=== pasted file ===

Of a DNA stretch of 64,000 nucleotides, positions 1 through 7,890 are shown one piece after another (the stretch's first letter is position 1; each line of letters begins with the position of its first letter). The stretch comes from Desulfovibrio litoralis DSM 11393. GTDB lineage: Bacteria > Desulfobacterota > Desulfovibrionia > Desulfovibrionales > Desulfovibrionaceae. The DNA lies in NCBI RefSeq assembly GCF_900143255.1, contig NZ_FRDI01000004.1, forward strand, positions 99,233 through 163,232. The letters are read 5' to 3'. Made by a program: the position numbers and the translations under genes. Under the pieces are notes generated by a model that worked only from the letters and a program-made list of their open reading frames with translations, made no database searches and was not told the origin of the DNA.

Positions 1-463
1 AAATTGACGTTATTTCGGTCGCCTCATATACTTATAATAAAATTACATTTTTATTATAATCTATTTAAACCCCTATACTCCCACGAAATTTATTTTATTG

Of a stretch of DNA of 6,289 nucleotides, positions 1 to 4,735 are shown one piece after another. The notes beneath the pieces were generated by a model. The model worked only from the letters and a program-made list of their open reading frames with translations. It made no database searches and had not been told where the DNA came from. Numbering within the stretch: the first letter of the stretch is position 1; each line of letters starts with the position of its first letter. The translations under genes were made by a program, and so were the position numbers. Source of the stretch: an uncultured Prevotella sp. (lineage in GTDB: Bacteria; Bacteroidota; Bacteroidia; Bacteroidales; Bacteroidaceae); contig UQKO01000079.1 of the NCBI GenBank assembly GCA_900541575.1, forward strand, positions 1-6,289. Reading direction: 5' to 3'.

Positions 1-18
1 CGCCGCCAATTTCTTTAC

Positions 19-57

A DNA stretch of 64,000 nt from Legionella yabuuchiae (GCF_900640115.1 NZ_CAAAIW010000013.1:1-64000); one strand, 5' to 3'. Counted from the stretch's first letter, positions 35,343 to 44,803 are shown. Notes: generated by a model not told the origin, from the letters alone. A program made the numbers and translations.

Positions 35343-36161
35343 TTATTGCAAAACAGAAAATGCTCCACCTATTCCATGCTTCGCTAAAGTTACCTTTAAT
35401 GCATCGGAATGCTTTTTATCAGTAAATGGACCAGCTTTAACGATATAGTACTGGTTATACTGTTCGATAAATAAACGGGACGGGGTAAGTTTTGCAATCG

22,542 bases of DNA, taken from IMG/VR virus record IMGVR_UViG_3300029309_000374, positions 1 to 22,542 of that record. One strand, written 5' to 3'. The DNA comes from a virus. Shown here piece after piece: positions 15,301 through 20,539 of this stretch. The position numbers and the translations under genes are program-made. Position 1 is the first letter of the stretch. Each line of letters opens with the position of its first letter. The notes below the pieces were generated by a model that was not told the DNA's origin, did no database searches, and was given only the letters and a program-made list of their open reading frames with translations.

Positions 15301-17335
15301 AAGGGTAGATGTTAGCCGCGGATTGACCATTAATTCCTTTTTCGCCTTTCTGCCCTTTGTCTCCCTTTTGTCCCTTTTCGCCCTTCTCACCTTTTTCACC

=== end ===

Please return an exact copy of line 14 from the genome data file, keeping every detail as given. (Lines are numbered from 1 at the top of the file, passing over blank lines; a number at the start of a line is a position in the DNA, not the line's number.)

15301 AAGGGTAGATGTTAGCCGCGGATTGACCATTAATTCCTTTTTCGCCTTTCTGCCCTTTGTCTCCCTTTTGTCCCTTTTCGCCCTTCTCACCTTTTTCACC